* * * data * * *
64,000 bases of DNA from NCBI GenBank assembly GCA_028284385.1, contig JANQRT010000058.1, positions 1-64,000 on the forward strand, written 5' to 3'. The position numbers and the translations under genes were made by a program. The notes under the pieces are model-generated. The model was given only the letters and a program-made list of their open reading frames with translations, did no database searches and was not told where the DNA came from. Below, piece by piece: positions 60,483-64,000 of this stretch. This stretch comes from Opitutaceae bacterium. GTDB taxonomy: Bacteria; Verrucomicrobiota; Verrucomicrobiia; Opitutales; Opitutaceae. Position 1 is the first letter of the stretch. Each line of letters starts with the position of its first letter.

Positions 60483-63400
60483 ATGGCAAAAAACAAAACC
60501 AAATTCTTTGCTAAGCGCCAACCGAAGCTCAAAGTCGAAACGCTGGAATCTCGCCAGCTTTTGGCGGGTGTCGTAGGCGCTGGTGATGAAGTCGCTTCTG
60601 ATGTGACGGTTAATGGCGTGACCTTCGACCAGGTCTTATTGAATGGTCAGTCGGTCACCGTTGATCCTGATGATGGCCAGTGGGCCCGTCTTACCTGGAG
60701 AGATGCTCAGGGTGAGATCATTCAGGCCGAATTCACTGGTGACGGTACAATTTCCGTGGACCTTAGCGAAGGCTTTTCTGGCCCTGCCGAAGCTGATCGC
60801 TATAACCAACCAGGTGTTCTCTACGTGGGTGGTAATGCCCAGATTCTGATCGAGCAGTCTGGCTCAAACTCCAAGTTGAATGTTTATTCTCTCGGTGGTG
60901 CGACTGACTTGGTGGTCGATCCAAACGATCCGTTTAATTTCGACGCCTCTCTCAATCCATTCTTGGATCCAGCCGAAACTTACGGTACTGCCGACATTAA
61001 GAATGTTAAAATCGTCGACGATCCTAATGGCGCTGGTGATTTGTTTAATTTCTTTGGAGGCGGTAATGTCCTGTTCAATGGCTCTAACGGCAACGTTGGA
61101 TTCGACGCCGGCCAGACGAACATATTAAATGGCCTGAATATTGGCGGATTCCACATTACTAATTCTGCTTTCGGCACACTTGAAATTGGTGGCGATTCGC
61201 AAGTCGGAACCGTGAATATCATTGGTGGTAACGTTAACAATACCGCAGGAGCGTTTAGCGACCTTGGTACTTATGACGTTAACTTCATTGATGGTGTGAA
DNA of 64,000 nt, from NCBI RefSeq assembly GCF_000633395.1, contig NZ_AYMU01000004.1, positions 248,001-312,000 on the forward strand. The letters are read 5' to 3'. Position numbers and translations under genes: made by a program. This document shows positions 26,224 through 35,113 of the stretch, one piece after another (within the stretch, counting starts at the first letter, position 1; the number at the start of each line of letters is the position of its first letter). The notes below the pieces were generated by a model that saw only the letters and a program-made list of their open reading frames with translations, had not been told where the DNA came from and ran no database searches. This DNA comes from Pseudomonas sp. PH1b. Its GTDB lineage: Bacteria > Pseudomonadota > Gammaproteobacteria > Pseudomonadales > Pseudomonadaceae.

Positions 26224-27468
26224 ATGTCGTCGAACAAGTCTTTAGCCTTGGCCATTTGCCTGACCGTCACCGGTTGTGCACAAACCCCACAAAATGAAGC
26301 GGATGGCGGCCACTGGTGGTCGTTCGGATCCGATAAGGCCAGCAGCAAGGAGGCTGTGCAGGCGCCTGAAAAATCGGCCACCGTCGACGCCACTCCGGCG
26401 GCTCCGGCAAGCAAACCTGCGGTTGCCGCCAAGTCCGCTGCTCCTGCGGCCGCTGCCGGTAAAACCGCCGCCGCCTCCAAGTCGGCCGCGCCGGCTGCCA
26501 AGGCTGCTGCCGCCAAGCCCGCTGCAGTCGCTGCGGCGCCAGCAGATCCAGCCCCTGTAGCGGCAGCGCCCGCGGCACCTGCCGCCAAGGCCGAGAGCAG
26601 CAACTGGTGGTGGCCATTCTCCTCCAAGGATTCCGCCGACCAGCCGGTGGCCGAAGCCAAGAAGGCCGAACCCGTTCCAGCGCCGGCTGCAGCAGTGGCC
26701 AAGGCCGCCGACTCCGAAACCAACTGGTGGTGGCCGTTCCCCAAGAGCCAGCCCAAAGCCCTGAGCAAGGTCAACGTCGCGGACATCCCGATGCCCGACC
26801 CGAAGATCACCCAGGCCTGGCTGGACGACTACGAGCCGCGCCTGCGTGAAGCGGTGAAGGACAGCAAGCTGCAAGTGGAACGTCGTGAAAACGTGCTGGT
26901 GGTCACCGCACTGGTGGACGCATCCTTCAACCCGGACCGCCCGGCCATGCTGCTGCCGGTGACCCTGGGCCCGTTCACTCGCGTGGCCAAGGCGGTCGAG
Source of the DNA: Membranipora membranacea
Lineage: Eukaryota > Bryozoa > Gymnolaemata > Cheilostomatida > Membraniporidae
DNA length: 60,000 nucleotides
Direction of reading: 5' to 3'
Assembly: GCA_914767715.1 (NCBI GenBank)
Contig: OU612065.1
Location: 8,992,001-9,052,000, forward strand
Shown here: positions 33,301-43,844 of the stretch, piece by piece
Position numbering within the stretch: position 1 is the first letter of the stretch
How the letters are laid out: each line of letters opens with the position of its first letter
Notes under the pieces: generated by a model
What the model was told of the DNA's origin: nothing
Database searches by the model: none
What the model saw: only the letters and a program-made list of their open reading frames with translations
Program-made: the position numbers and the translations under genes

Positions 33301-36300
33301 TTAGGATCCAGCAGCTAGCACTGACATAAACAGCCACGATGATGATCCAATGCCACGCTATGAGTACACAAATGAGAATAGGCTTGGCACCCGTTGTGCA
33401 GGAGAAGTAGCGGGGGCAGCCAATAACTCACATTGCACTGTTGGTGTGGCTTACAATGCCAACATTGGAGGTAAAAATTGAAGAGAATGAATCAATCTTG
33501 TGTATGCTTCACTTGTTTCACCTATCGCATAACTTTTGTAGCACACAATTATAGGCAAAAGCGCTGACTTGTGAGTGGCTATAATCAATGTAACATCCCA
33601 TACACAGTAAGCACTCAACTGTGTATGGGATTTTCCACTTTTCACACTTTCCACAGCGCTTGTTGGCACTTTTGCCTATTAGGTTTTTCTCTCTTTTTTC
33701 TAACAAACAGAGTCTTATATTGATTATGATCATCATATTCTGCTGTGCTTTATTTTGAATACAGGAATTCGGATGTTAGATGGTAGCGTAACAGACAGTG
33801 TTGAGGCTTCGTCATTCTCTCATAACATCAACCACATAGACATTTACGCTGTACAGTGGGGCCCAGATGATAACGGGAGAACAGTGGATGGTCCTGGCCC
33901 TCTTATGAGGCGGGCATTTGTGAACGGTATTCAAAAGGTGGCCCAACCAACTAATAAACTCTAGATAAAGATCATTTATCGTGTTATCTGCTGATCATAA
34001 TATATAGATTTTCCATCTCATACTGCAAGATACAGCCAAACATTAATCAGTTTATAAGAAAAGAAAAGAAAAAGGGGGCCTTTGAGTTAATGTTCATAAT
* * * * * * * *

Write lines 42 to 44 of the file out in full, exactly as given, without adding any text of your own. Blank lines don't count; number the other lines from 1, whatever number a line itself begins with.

33701 TAACAAACAGAGTCTTATATTGATTATGATCATCATATTCTGCTGTGCTTTATTTTGAATACAGGAATTCGGATGTTAGATGGTAGCGTAACAGACAGTG
33801 TTGAGGCTTCGTCATTCTCTCATAACATCAACCACATAGACATTTACGCTGTACAGTGGGGCCCAGATGATAACGGGAGAACAGTGGATGGTCCTGGCCC
33901 TCTTATGAGGCGGGCATTTGTGAACGGTATTCAAAAGGTGGCCCAACCAACTAATAAACTCTAGATAAAGATCATTTATCGTGTTATCTGCTGATCATAA